Innovation has been a key watchword in business in the last decade, as industry leaders such as Apple, Google, Microsoft, IBM, Toyota and Amazon — the top six most innovative companies in Bloomberg Businessweek’s 50 Most Innovative Companies for 2010 — continue to introduce new products and services and refine existing ones in ways that make their respective marketplaces thriving and creative.
Anyone in business is likely looking to follow suit. “Any time you talk about innovation, people’s ears perk up,” said Jazmine Boatman, manager of the Center for Applied Behavioral Research at Development Dimensions International (DDI). “It’s just such a buzzword and it’s become a mantra for a lot of organizations lately. But where the confusion sets in is typically when you think about innovation, you think about people’s ability to create new products and processes.” She compared these new products and processes to lightning. “The real importance of innovation from a leader’s standpoint is not just their ability to create lightning, but their ability to create the atmospheric conditions that allow for lightning.”
This is where the problem comes in. According to a 2010 report by the Boston Consulting Group titled “Innovation 2010: A Return To Prominence — and the Emergence of a New World Order,” which saw response from 1,590 executives across a range of industries, innovation is only moving upward as a business priority: “Seventy-two percent of respondents said [innovation] is one of their company’s top three priorities, up significantly from the 62 percent who said so in 2009.” Yet, according to DDI’s recently released “Global Leadership Forecast,” which drew response from 1,897 HR representatives and more than 12,000 leaders from 74 countries, half of leaders rated themselves as ineffective at fostering creativity and innovation.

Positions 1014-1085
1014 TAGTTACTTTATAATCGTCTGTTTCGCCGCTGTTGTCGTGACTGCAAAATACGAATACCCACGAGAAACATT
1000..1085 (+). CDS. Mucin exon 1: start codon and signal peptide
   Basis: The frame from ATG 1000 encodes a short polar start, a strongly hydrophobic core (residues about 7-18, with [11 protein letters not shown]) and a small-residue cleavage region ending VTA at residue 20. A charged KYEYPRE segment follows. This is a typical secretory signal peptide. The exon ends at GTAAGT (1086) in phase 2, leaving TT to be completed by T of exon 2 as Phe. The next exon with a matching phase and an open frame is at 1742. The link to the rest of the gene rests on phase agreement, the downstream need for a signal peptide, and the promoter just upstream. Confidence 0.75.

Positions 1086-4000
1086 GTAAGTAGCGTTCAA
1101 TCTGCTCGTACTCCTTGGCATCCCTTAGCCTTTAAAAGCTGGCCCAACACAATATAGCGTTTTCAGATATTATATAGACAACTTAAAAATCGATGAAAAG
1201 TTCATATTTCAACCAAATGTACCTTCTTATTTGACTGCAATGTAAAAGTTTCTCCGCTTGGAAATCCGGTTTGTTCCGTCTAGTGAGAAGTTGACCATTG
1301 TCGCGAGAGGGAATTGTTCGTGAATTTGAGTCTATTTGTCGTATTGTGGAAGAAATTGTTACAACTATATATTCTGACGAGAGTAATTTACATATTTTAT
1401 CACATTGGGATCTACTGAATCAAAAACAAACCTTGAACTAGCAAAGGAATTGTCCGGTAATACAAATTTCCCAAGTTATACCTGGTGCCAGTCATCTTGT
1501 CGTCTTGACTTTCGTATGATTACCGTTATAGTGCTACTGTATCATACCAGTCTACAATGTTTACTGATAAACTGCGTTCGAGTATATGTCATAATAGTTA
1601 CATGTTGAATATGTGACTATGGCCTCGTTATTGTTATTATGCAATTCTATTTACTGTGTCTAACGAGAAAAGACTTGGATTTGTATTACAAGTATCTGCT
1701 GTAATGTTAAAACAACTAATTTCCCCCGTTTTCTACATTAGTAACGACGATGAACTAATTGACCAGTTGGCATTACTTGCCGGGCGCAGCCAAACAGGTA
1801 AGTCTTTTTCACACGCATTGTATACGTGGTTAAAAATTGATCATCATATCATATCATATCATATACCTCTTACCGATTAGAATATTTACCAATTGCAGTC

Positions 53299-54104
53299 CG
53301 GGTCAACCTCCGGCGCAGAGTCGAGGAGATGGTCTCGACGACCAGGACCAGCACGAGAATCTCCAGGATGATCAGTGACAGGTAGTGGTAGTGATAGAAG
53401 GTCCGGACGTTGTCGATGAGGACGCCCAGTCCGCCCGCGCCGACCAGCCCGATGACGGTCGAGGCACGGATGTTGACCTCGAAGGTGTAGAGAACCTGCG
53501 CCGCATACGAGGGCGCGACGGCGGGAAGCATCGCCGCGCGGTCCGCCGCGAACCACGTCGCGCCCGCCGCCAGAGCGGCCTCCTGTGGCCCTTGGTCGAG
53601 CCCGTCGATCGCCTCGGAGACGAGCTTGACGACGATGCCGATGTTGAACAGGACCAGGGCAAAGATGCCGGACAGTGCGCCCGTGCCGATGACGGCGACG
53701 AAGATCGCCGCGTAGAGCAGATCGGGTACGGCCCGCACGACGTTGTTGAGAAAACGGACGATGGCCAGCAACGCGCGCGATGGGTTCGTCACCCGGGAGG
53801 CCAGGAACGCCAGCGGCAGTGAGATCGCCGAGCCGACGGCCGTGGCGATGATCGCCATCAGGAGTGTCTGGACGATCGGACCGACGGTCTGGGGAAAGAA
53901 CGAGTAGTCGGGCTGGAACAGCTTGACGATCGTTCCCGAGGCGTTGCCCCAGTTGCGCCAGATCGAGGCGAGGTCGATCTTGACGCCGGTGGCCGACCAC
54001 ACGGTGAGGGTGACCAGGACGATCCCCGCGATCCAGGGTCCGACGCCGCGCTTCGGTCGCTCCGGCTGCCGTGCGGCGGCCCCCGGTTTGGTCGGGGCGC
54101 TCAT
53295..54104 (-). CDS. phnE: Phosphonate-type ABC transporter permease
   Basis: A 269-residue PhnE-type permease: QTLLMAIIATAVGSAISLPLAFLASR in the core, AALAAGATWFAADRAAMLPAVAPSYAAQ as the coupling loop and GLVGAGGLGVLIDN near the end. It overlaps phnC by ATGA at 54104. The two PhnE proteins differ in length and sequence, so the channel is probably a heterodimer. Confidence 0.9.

In looking at the bigger picture as presented by the study, perception of leadership quality was low overall. Only one out of four HR representatives rated their organization’s leadership quality as very good or excellent. Leaders themselves weren’t giving themselves high marks either; just over one in three leaders rated their leadership quality as very good or excellent.
“It’s a cry for help, a cry for support,” Boatman said. “People [are] saying that they’re not getting development in the skills they need in order to be effective leaders and basically their organizations aren’t really preparing them to be successful in their roles [and] they’re not getting help when they transition into new roles.”
Going forward, the picture doesn’t get much better. Just 18 percent of respondents to the DDI survey rated their future bench strength as strong. Boatman said to counter this, organizations need to develop leaders and leadership skills that directly meet their future needs. “When you think about development you also have to think about what you’re developing in people and how you’re developing [that],” she said. “What skills are you focusing on? Are development programs only developing skills that they’ve developed in the past out of precedent or are they really focusing on the skills that leaders are actually going to need in the next few years?”
But addressing this means change, which, Boatman points out, can be difficult for organizations to do but is a hurdle they must get over if they strive to innovate. “When it comes to changing practices you have to encourage people [and] model these behaviors from the top,” she said. “If senior management embraces this idea of changing rigid practices and models and rewards those behaviors, they let people know it’s OK. If you’re trying to, say, facilitate an environment of risk taking, then you need senior leaders who show that you can take risks and even when they don’t pan out, they’re not penalized for that. They’re supported for taking calculated risks that benefit the business.”
Daniel Margolis is managing editor of Chief Learning Officer magazine. He can be reached at firstname.lastname@example.org.